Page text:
Testing for HIV: confidential or anonymous?
With confidential testing, the person's name is connected to the test result, but that doesn't mean the information is going anywhere except a couple of statistical databases. It certainly isn't given to the tested person's employer, insurance company, spouse, partner, etc. Almost everyone is cool with confidential testing, because state health departments have a sterling record of protecting information.
Anonymous testing does not ask the person's name. You agree with the counselor on an identifying name/number. (No, you can't be Mickey Mouse or George Bush!). Some people are more comfortable getting tested anonymously.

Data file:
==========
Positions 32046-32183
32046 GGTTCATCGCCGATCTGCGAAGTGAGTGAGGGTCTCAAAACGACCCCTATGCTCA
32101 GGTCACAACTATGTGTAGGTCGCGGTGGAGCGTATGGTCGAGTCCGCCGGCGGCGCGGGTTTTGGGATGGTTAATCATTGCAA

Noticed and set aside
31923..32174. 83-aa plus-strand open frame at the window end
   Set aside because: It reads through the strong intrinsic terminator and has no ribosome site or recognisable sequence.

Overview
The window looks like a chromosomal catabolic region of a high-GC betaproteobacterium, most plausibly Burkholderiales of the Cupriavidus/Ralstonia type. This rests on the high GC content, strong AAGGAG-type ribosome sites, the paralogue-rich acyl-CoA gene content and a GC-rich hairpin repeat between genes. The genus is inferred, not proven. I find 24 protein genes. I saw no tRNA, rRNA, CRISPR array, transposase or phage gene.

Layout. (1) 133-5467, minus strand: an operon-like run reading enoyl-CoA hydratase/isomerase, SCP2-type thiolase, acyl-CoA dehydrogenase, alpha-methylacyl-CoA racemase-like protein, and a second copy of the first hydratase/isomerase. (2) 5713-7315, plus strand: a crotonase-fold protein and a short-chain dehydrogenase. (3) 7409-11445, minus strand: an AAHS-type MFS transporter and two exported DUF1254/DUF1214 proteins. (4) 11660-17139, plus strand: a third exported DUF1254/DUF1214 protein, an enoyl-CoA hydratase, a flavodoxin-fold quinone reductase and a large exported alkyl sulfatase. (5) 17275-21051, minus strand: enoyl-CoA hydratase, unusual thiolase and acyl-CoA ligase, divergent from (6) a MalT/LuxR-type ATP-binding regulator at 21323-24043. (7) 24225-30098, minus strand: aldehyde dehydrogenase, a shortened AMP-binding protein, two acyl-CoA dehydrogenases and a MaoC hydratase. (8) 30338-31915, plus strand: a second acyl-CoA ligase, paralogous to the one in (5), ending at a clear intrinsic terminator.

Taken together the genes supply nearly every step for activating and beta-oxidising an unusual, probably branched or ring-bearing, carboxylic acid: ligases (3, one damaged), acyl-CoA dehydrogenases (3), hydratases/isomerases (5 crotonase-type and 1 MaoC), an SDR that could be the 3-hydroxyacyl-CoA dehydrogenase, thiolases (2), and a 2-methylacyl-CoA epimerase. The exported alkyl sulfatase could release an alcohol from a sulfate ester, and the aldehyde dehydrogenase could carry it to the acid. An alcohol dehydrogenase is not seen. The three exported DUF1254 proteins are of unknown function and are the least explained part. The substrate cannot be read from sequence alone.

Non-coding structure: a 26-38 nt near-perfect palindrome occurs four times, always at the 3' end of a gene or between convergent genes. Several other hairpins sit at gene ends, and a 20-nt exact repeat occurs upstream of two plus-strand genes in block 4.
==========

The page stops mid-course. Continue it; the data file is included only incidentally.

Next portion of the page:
With a name, the Texas health department can avoid duplicating records in the epidemiologic information needed to plan for HIV/AIDS services.
In Texas, parental consent is not required for an HIV test, so youth shouldn't be seen as a barrier to getting tested. Parents would be notified only if the kid is under age 12 and the result is HIV positive.
More than 1 million Americans have HIV, but 25-30% of those don't know it. Almost half of people who get an HIV test done at a public testing site don't return for their results, including 31% of those testing positive! Moral: If you get an HIV test, go back for the results! Not knowing doesn't make this critter go away. It just delays the life-saving care and prevention opportunities that testing offers.
For information about HIV testing, call the local health department at 972-5580; or call ASA at 458-AIDS. Make 2005 the year you took the test and took control!